Are you ready for an Earthquake?
Information courtesy of:
American Red Cross
Federal Emergency Management Agency
U.S. Geological Survey Administration
Reprinted by Permission of the American Red Cross (1997)
Heres what you can do to prepare for an Earthquake.
Prepare a home Earthquake plan:
Choose a safe place in every room - under a sturdy table
or desk or against an inside wall where nothing can fall
Practice DROP, COVER, AND HOLD ON at least twice a year.
Drop under a sturdy desk or table, hold on, and protect
your eyes by pressing your face against your arm. If theres
no table or desk nearby, sit on the floor against an interior
wall away from windows, bookcases, or tall furniture that
could fall on you. Teach children to DROP, COVER, AND HOLD
- Choose an out-of-town family contact.
- Eliminate hazards, including:
Bolting bookcases, china cabinets, and other tall furniture
to wall studs
- Installing strong latches on cupboards
- Strapping the water heater to wall studs
- Take a first aid class from your local Red Cross chapter.
Keep your training current.
- Get training in how to use a fire extinguisher from
your local fire department.
- Inform babysitters and caregivers of your plan.
Prepare a disaster supplies kit for home and car:
Assemble disaster supplies including:
Battery-powered radio, flashlight, and plenty of extra
Keep essentials, such as a flashlight and sturdy shoes,
by your bedside.
At least three gallons of water per person, preferably
Canned food and can opener
First aid kit
Tools and instructions to shut off utilities
Sturdy shoes and work gloves
Know what to do when the shaking begins:
DROP, COVER, AND HOLD ON! Move only a few steps to a nearby
safe place. Stay indoors until the shaking stops and youre
sure its safe to exit. Stay away from windows. In
a high-rise building, expect the fire alarms and sprinklers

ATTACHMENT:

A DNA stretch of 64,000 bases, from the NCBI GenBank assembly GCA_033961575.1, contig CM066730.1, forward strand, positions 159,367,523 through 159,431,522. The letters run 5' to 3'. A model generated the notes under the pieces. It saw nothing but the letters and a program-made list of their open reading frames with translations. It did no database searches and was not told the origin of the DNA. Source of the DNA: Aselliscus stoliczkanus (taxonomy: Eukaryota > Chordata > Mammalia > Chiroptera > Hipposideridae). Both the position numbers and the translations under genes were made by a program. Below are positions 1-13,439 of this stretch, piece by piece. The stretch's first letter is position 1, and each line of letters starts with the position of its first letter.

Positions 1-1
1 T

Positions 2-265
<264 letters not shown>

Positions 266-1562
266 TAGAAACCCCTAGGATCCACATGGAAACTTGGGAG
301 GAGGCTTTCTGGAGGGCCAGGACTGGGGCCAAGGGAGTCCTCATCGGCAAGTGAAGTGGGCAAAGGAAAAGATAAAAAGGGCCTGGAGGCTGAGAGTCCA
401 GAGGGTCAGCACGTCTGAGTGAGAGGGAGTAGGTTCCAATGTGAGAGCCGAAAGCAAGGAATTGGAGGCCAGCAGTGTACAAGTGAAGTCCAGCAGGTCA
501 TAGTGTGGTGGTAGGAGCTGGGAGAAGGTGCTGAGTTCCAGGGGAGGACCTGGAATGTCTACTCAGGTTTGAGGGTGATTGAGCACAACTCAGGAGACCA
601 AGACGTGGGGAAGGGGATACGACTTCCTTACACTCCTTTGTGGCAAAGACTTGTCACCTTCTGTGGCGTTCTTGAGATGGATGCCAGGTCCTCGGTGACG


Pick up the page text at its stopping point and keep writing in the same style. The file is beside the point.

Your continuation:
to go off during a quake.
If you are in bed, hold on and stay there, protecting
your head with a pillow.
If you are outdoors, find a clear spot away from buildings,
trees, and power lines. Drop to the ground.
If you are in a car, slow down and drive to a clear place
(as described above). Stay in the car until the shaking
Identify what to do after the shaking stops:
Check yourself for injuries. Protect yourself from further
danger by putting on long pants, a long-sleeved shirt,
sturdy shoes, and work gloves.
Check others for injuries. Give first aid for serious
Look for and extinguish small fires. Eliminate fire hazards.
Turn off the gas if you smell gas or think its leaking
(remember, only a professional should turn it back on).
Listen to the radio for instructions.
Expect aftershocks. Each time you feel one, DROP, COVER,
AND HOLD ON!
Inspect home for damage. Get everyone out if your home
Use the telephone only to report life-threatening emergencies.
Plan and get ready:
Earthquakes can happen in most states...anytime...without
warning. Reducing hazards and knowing what to do can make
a big difference in how an earthquake impacts your household.
Adults and children in the household should talk about
what you will do when an earthquake happens.
This checklist will get you started in planning. Have
various members of the household complete each of the
items on the checklist below. Then get together to finalize
your Home Earthquake Plan.
Pick one or more safe places in each room of
your home. Practice DROP, COVER, AND HOLD ON! in each place.
Write the locations of safe places in each room of your
Living room:________________ Kitchen:___________________
Choose an out-of-town relative or friend to be family contact
Family contact:_______________ Phone number:_________________
Put together disaster supplies kits.
Location of home kit:_____________ Date assembled:______________
Shoes and flashlight put next to everyones bed:___________(date)
Smaller kit put in car:_______________________________(date)
Teach household members how to turn off utilities.
Location of gas and water valves and electrical switches
and turnoff tools:_______________________________________
Install strong latches or bolts on cabinets.
Secure water heater to wall studs with two steel straps.
Bolt bookcases, china cabinet, and tall furniture to wall
Secure items that might fall (TV, books, computers, etc.).
And remember...when an earthquake, hurricane, fire,
flood, or other emergency happens in your community, you
can count on your local American Red Cross chapter to be
there to help you and your family. Thats been the
role of the Red Cross for more than 100 years.
For more information, ask for the following brochures
from your local Red Cross chapter or emergency management
Your Family Disaster Plan (ARC4466)
Your Family Disaster Supplies Kit (ARC4463)
Revised April 1994